Traveller was part of that too in the sense that it offered a playground for gamers who wanted to pretend to be space adventurers armed with weapons and going after space pirates, lost treasure, or exploring worlds and things out in space.

Film offers examples to people of how to live and get along, and how people who have issues can rectify themselves. Personally I'd like to see the data on criminal rates verse popular media in the theatre or on TV, because I personally think that today's thinking about popular media is a load of crap.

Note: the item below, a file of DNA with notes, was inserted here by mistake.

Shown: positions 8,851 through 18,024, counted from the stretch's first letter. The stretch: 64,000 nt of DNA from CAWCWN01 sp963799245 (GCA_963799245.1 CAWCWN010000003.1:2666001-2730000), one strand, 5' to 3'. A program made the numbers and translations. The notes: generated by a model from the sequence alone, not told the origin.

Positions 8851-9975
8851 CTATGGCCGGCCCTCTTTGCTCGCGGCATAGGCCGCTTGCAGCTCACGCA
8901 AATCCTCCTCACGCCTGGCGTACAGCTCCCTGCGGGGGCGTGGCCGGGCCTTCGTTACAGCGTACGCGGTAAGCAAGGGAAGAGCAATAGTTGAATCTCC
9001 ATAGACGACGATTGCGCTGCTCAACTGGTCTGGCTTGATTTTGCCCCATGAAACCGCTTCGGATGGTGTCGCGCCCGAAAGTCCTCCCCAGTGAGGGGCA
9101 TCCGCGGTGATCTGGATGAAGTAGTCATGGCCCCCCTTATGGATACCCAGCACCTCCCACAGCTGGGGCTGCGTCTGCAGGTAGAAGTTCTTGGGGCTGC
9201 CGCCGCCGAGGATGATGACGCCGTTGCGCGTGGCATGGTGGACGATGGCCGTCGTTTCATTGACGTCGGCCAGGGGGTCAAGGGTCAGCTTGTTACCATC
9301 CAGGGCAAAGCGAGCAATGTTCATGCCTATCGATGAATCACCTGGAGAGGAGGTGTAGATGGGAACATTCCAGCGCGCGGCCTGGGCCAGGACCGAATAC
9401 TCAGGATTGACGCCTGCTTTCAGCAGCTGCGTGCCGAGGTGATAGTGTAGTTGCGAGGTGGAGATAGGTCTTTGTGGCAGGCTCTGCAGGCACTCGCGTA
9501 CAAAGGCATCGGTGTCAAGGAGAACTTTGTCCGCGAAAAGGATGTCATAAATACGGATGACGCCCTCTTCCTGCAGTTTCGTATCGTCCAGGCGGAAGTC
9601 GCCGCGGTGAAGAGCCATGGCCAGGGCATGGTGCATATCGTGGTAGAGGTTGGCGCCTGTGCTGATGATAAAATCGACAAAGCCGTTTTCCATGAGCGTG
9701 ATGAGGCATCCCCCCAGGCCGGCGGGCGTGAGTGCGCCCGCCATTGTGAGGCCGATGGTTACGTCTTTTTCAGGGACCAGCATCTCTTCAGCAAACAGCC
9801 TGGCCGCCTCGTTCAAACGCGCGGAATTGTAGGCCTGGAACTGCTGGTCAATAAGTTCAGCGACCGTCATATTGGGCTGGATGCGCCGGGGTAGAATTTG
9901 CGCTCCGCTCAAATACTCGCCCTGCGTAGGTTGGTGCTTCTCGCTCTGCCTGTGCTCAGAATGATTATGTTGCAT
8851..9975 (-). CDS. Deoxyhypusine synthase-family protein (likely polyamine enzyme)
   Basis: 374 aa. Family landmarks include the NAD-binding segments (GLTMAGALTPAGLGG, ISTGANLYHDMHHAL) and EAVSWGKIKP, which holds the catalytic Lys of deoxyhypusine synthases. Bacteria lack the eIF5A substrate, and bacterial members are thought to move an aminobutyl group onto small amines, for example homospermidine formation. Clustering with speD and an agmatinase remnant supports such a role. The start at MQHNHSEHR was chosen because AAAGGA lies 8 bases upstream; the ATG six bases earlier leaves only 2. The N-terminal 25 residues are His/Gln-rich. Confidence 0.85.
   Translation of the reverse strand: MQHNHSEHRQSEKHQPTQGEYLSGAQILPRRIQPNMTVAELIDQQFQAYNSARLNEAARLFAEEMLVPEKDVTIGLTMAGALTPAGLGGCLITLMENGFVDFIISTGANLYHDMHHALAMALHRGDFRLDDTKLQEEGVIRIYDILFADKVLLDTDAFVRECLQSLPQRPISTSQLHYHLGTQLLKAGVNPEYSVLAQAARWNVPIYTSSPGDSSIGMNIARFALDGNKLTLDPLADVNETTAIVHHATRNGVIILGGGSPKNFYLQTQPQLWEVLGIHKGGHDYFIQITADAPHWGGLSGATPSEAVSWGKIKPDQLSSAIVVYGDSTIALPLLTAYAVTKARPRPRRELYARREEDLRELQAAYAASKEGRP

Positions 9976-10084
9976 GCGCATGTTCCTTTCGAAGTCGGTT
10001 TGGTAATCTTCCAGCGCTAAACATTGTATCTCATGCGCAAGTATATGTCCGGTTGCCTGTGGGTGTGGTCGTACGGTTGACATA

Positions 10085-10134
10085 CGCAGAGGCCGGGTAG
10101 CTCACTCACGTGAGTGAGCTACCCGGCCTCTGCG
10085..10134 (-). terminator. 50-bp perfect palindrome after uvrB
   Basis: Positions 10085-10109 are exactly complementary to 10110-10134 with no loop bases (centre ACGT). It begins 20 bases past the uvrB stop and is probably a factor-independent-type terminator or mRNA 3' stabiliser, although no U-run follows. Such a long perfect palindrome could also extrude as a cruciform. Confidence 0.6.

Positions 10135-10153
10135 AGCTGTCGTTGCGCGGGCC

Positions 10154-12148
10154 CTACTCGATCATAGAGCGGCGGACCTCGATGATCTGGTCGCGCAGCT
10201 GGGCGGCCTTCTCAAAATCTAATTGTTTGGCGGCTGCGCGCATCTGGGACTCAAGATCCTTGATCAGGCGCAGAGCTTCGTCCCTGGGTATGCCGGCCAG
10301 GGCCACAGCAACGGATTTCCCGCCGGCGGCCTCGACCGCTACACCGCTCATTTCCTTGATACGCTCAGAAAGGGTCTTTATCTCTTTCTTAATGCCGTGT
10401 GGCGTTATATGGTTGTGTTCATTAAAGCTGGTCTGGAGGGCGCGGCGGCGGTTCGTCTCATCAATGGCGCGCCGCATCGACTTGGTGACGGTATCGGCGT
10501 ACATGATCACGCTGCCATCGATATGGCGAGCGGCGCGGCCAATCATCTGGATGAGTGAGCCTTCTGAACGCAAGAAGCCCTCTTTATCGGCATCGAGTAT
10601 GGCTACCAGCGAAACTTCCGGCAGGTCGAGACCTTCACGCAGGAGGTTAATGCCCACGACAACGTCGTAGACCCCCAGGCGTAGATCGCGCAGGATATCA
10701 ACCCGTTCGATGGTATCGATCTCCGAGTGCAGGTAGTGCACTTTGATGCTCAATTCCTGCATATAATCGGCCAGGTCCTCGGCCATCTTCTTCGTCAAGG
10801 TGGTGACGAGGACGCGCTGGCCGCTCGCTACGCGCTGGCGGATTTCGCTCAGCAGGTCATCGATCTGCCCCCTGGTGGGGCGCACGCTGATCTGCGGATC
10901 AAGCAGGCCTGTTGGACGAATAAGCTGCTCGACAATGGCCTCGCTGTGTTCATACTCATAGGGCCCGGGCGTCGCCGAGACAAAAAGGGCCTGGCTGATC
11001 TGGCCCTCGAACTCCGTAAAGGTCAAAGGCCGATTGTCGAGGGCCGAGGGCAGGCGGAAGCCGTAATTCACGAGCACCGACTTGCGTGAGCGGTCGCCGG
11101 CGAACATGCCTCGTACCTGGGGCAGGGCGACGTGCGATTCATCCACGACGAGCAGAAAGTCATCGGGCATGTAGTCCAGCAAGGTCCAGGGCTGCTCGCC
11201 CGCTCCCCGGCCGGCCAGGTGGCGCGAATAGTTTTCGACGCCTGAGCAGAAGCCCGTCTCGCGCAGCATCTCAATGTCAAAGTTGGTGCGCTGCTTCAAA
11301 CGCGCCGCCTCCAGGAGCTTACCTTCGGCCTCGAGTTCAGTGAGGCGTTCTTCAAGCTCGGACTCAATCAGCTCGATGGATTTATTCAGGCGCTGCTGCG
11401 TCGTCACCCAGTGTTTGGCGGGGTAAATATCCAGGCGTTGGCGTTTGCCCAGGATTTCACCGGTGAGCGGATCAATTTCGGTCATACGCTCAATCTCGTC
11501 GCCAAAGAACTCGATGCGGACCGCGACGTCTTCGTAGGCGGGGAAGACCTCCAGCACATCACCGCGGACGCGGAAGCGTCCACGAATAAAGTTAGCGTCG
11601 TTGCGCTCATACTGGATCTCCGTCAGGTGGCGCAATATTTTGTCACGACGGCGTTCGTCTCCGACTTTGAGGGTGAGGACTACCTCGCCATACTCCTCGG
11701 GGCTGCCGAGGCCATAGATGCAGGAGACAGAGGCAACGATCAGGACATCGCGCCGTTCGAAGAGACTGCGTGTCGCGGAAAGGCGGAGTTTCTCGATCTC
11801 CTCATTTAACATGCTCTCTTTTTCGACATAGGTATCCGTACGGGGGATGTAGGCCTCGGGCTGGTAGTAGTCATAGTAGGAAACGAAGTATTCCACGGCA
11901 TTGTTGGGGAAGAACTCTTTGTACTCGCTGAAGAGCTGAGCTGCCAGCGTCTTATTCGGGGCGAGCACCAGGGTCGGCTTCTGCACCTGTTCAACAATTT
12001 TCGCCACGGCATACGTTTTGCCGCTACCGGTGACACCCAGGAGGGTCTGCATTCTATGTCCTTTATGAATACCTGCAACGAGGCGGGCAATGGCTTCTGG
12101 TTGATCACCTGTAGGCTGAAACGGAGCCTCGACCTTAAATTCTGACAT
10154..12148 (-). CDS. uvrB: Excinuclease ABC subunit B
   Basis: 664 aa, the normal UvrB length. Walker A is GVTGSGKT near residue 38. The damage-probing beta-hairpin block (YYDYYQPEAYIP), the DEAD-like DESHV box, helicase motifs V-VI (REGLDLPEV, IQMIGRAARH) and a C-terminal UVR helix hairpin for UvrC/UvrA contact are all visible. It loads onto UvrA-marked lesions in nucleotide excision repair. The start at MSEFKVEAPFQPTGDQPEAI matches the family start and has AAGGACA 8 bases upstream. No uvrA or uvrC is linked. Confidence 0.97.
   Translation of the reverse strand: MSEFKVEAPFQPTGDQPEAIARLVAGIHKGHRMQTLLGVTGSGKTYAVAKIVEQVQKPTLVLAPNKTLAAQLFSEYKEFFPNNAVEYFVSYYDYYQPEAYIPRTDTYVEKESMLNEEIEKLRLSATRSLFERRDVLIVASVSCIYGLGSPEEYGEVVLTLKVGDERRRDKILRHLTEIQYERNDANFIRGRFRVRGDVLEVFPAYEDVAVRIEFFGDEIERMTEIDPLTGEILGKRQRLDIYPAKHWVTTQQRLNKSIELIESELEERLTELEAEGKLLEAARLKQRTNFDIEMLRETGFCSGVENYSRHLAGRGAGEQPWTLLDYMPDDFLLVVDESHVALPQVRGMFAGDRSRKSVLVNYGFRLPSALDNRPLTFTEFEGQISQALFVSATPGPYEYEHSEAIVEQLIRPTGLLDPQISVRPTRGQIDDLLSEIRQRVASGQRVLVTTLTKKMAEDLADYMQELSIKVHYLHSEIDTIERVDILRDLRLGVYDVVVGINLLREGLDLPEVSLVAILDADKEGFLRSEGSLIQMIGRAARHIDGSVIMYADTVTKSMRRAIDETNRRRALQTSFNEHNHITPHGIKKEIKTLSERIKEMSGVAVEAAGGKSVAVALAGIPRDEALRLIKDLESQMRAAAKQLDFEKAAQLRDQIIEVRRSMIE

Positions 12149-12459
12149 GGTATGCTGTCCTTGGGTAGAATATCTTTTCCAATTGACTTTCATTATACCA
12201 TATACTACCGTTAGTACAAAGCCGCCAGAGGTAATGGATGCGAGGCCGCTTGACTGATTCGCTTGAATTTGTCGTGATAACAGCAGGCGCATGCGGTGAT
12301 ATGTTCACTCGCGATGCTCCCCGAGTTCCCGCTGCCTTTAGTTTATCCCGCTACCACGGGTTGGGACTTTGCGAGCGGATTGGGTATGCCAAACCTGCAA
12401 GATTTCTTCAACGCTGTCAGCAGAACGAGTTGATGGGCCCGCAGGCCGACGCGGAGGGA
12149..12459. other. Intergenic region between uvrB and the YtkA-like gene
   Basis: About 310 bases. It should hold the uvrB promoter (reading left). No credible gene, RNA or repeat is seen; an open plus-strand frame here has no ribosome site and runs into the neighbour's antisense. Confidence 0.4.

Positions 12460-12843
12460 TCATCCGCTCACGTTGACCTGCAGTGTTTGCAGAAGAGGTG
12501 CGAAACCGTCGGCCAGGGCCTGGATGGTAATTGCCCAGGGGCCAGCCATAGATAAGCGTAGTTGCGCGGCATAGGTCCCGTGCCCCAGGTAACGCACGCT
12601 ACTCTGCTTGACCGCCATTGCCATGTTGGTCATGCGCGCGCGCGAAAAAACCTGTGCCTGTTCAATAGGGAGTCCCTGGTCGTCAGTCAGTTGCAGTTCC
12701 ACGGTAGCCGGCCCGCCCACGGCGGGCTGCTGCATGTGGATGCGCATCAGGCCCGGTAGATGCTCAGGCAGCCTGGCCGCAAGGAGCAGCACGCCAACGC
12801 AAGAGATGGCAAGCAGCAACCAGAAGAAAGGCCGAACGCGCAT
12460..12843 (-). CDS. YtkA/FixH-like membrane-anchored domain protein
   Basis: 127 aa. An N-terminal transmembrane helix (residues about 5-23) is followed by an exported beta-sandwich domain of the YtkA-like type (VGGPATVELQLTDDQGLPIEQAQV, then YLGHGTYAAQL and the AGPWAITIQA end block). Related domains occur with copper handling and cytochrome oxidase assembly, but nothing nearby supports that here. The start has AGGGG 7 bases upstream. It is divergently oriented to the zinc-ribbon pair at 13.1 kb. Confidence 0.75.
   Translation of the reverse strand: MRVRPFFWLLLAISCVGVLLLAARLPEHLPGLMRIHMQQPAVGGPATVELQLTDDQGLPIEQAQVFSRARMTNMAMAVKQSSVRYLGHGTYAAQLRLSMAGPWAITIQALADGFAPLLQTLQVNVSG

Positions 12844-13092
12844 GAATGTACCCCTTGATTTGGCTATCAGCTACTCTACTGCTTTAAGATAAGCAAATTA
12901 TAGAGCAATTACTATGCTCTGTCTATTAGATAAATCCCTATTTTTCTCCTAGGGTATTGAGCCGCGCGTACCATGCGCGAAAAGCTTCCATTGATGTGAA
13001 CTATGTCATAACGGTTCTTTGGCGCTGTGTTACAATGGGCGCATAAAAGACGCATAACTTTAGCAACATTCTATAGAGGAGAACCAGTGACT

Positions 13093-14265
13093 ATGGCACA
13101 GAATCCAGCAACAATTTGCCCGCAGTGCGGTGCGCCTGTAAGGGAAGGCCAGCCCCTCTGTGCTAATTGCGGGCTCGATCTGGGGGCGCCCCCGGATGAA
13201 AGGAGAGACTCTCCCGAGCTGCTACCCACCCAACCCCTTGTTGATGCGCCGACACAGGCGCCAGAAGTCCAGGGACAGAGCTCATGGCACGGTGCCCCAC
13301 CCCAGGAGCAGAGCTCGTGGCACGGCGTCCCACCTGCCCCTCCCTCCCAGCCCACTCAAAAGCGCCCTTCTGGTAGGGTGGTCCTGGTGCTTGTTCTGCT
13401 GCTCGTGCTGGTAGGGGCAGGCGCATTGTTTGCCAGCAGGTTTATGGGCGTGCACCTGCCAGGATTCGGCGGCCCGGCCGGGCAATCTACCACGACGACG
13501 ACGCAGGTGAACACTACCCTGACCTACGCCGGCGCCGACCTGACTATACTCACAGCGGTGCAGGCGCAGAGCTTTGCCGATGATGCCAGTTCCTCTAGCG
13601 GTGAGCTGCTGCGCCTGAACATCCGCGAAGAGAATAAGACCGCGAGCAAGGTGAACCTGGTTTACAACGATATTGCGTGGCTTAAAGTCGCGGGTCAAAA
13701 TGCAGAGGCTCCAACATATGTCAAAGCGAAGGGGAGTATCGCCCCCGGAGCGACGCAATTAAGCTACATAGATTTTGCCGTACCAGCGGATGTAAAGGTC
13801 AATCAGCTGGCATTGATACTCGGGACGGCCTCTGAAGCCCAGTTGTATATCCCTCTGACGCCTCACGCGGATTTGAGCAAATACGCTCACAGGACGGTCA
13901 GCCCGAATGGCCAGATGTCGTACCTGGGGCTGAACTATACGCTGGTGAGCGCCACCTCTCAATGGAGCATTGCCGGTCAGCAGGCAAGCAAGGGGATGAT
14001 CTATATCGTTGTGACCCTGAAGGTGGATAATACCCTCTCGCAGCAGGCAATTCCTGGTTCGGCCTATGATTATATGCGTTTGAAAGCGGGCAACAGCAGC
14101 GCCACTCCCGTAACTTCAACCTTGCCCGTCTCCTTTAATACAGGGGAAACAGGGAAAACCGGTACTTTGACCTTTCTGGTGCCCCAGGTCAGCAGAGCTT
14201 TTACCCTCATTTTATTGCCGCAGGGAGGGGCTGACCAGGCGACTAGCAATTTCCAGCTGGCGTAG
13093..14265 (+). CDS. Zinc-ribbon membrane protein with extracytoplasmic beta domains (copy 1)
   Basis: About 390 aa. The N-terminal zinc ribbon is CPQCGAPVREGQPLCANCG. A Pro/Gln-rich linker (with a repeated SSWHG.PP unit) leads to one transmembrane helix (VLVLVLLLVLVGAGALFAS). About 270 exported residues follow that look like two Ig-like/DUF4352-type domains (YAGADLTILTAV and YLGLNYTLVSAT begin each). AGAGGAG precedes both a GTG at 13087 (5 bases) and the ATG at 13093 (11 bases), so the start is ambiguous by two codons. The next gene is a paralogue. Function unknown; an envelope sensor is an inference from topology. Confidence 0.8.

p.s. I really hate films to the utter core. You're supposed to be able to express all ideas, but you can't in film. It's total bullshit.
Views: 150

This website and its contents are copyright ©2010- Far Future Enterprises. All rights reserved. Traveller is a registered trademark of Far Future Enterprises .
Powered by vBlogetin
Powered by vBulletin® Version 3.8.4
Copyright ©2000 - 2021, Jelsoft Enterprises Ltd.
Copyright (c) 2010-2013, Far Future Enterprises. All Rights Reserved.